IF you’re a registered voter, you need to worry.
Contrary to the assurances offered by the Commission on Elections (Comelec), the March 27 data breach it suffered exposes you to identity theft, fraud, extortion and other serious crimes that can put you and your family in harm’s way.
The trouble began just before midnight on March 27, when the hacker group Anonymous Philippines defaced the Comelec website and demanded that it activate the security features of the vote counting machines that will be used in the May elections.
Hours later, more serious damage was done by a second group calling itself Lulzsec Pilipinas, posted an online link to what it claimed was the entire Comelec database that it had obtained through the website. The 338GB database contains 75.3 million individual entries, 55 million of which roughly correspond to the number of registered voters in the country.
“A great lol to Commission on Elections, here’s your whoooooole database,” LulzSec Pilipinas wrote in a Facebook post.
In the wake of the massive data breach, Comelec officials played down the significance of the hack.
A spokesman said the information on the website did not contain “any sensitive information” that would affect the outcome of the May 9 elections—completely overlooking the possible dangers that 54 million voters face from having their personal data exposed.
But the security company Trend Micro said the hack contained a huge amount of highly sensitive personal data, including names, home addresses, birthdays, and even fingerprints of 15.8 million people, and the passport numbers of 1.3 million overseas voters.
“With 55 million registered voters in the Philippines, this leak may turn out as one of the biggest government-related data breaches in history, surpassing the Office of Personnel Management hack last 2015 [in the United States] that leaked [personally identifiable information], including fingerprints and social security numbers of 20 million US citizens,” the company said.
Contrary to the Comelec claims, Trend Micro said, its research showed that massive records of personally identifiable information, including fingerprints data were leaked. Included in the data was a list of Comelec officials that have admin accounts.
“Based on our investigation, the data dumps include 1.3 million records of overseas Filipino voters, which included passport numbers and expiry dates. What is alarming is that this crucial data is just in plain text and accessible to everyone,” the company added.
On April 21, hours after police arrested a 20-year-old hacker suspected of defacing the Comelec website, Lulzsec Pilipinas struck again, uploading the Comelec database to a searchable website it called “Philippines, we have your data.” While the site has since gone offline, copies of the database are now being distributed over the BitTorrent file sharing system—making it impossible to put the genie back into the bottle.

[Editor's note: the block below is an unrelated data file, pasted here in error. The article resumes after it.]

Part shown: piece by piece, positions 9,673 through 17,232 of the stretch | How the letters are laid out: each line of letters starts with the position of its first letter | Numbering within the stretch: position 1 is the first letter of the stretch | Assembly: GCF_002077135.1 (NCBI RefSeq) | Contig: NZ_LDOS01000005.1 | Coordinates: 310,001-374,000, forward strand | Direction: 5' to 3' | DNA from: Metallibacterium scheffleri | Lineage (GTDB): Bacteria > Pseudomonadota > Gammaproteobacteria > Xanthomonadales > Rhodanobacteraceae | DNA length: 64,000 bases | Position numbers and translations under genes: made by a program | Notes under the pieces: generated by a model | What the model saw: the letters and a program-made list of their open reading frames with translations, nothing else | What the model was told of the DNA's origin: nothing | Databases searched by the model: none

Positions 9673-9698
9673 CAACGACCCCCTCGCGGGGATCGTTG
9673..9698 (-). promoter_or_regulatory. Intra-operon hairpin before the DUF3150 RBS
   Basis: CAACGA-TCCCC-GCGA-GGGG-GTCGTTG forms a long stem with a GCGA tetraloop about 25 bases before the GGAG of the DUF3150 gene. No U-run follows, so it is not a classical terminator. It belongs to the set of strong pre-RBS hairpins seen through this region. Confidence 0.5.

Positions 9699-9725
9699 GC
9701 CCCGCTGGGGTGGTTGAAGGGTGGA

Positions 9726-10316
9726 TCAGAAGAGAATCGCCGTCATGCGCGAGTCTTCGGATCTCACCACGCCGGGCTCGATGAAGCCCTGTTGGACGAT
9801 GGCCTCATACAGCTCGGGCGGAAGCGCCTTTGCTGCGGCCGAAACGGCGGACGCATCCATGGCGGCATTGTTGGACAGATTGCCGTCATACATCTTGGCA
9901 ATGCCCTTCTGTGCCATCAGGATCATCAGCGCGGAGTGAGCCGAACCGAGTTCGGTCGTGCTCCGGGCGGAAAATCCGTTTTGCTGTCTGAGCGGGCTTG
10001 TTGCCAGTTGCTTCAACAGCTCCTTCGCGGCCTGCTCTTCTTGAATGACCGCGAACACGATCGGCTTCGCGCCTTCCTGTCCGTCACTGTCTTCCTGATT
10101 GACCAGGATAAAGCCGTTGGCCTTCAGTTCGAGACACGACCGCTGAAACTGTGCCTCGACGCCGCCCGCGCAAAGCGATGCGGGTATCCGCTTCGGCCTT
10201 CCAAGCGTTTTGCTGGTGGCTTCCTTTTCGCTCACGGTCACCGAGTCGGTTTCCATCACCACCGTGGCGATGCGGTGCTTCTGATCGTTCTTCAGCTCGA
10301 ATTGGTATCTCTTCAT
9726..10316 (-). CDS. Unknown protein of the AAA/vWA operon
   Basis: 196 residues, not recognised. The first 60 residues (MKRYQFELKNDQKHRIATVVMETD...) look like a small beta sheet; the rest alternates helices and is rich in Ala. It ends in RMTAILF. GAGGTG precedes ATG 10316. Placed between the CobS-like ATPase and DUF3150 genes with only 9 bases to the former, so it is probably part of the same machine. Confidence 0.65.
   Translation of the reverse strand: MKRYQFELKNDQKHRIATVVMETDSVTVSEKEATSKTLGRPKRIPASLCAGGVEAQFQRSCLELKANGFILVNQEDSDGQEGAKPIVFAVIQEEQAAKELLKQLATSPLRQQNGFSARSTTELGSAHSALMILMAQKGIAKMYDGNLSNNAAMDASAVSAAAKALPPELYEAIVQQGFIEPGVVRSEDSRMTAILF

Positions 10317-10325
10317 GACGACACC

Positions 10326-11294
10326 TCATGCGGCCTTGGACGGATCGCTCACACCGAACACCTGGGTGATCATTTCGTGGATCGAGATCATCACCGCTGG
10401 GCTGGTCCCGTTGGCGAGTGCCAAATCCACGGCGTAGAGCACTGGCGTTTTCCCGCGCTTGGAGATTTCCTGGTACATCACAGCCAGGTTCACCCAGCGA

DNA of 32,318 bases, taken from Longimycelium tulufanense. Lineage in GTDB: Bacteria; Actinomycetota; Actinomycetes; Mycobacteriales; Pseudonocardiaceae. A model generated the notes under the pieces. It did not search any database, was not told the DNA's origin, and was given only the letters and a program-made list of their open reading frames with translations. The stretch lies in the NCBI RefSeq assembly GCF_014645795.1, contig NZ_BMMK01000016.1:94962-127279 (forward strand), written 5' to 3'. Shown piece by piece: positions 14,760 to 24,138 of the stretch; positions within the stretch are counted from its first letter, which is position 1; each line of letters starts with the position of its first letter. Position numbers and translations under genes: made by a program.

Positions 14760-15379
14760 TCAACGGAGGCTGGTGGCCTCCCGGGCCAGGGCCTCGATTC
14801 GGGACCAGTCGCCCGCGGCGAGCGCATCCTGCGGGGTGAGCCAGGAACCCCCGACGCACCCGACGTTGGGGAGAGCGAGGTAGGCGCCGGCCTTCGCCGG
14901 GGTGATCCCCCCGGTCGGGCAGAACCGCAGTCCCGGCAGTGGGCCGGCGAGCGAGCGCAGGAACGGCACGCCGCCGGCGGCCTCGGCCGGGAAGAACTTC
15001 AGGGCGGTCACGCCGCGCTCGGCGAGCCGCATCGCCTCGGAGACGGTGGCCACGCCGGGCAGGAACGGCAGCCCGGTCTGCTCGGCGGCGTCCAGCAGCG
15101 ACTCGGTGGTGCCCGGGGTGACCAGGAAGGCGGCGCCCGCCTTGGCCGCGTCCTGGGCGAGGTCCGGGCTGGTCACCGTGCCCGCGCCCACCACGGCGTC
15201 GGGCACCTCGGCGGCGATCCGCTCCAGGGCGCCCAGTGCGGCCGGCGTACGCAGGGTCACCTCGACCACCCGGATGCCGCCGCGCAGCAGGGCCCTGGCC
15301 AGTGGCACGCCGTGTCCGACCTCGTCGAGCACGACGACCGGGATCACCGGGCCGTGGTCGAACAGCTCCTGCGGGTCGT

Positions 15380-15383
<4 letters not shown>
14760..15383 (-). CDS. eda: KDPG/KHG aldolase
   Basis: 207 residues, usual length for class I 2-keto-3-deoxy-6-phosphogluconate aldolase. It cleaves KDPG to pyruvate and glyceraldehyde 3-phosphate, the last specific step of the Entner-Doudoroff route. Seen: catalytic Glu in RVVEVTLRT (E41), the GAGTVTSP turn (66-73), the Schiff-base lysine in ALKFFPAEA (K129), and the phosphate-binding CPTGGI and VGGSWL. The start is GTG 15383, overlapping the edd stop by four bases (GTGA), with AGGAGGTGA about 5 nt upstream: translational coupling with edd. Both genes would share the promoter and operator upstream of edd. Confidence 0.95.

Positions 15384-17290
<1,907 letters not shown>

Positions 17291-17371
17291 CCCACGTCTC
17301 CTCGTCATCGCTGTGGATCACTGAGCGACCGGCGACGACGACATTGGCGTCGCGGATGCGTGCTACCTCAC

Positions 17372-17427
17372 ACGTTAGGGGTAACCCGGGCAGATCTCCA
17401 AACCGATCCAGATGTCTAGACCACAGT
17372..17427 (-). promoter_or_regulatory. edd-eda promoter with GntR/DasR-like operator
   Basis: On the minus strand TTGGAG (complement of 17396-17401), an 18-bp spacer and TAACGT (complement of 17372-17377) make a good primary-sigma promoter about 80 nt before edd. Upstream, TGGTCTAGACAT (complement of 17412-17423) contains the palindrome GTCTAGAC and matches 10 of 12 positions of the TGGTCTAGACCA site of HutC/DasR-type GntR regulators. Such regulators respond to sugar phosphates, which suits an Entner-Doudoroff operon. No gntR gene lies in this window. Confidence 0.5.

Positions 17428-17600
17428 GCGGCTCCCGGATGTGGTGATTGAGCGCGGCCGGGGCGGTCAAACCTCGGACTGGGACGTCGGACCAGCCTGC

Some IT experts believe the hacked data can’t be used to affect the outcome of the elections, but the poll watchdog group Kontra Daya says the personal information could be used for intimidation or vote buying.
While the jury is still out on this, what is crystal clear is that every registered voter is now at risk.
“Cybercriminals can choose from a wide range of activities to use the information gathered from the data breach to perform acts of extortion,” Trend Micro warned.
In previous cases of data breach, the company added, stolen data has been used to access bank accounts, gather further information about specific persons, used as leverage for phishing and other e-mail scams, blackmail and extortion.
Recognizing the dangers, the central bank has issued a memo ordering banks to be “more alert in establishing the true identity of customers.”
“Customer identification procedures of… financial institutions that rely on static information which may be obtained from the disclosed Comelec records should be supplemented by requests for additional proof or secondary information to establish the true identity of new and existing clients,” the central bank memo said.
The Bankers Association of the Philippines also advised its members to put safeguards in place to protect their clients, since many banks use personal information for verification purposes.
Despite the real dangers involved, the issue doesn’t seem to be stirring up the kind of public outrage it deserves.
That may change, however, as election watchdogs and IT groups talk about a class action suit against the Comelec for failing to protect our private information.
On Reddit, user jcgurango agreed.
“The Comelec didn’t take the steps to secure your data. If anybody is liable to pay anything it’s them, simple as that,” he said.
Another user, kcoako, asked the question that was on my mind: “How are people not talking about this more?”
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